Gospel of Thomas

Per Shroud of Turin research Jesus’s body, in what is known as resurrection, dematerialized into a non-material (spiritual) realm. In the Tibetan Buddhist rainbow body tradition common people likewise spiritualize their corpses.

The spectacularness of a body vanishing into a spirit realm is far exceeded in the knowledge that the dissolution is what the adept intended to do. In a denial of biological design, adepts withdraw their intent to have a material presence. Both Jesus and the Buddha knew how to make the withdrawal. Belief in the agency called self, they tell us,  is the vehicle by which the human expresses an intent for a material existence.  Selflessness causes a return to the spirit realm. The Gospel of Thomas, as it turns out, is a do-it-yourself handbook on how to die and not leave a corpse behind. It is a westernization of the Buddha’s like teachings.

The Gospel of Thomas (probably written in the late first century) was a lost work until 1945 when a Coptic version was discovered along with a cache of other Gnostic texts at Nag Hammadi, Egypt. It was declared heretical by early Church fathers and was given a death sentence by excluding it from the approved canon. Thomas is a sayings gospel; Jesus said this, Jesus said that. Crucifixion, resurrection, ascension, miracle working, virgin birth and so forth are notable by their absence.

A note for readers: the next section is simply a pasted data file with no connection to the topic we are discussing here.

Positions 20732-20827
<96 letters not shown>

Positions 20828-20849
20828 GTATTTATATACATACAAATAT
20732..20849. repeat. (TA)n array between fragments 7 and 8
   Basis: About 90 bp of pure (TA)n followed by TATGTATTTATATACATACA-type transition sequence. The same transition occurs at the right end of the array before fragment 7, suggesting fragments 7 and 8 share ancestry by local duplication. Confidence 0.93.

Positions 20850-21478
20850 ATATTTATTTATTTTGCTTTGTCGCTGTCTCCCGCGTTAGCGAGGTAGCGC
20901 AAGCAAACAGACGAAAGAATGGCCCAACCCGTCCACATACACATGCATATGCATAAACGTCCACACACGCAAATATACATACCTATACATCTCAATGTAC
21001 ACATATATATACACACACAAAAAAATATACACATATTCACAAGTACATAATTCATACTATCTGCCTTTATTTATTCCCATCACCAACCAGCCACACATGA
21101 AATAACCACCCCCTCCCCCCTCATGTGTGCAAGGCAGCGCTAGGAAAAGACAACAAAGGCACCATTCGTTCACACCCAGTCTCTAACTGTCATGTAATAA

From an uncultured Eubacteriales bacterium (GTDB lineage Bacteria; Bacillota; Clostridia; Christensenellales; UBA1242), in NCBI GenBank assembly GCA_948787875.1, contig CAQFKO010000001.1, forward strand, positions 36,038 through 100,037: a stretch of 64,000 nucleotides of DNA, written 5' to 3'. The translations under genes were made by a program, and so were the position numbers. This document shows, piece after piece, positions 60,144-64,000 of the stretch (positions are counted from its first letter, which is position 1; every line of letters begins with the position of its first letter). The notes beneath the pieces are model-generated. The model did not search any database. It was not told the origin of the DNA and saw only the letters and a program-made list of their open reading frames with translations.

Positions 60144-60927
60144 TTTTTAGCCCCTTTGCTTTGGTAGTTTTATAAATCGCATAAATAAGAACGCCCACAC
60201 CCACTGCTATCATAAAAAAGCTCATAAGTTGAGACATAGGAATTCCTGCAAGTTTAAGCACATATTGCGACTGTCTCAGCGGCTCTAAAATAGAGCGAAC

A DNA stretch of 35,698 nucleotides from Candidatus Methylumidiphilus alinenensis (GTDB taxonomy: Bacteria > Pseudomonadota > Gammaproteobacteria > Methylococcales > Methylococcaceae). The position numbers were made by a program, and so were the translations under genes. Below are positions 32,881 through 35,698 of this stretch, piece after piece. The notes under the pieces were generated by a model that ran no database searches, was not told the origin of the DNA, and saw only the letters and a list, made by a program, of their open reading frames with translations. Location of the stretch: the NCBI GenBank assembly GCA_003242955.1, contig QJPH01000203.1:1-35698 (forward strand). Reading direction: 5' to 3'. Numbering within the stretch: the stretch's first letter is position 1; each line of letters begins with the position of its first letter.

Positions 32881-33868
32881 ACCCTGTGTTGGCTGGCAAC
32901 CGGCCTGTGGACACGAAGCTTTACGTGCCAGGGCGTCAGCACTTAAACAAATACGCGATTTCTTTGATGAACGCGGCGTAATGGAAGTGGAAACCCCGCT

Saying Number 1 goes like this: “Whoever finds the interpretation of these sayings will not taste death.” Another saying stresses the need to eliminate all duality of thought; that is to look through the diversity in mother nature and see sameness in everything. Yet another tells of the need to eliminate the notion of self. Self is the agency, a mental creation in all regards, that causes the person to think he or she is different than the person standing next to them. Self must be eliminated if duality of thought is to be overcome. Elsewhere, Jesus notes of the marvel of marvels when the human body transforms to spirit. Thomas teachings rest at the core of Dzogchen, the method Tibetan Buddhists use to attain rainbow body. 

Death without leaving a corpse behind is a teachable skill so much so that schools are available in Tibet to teach  how.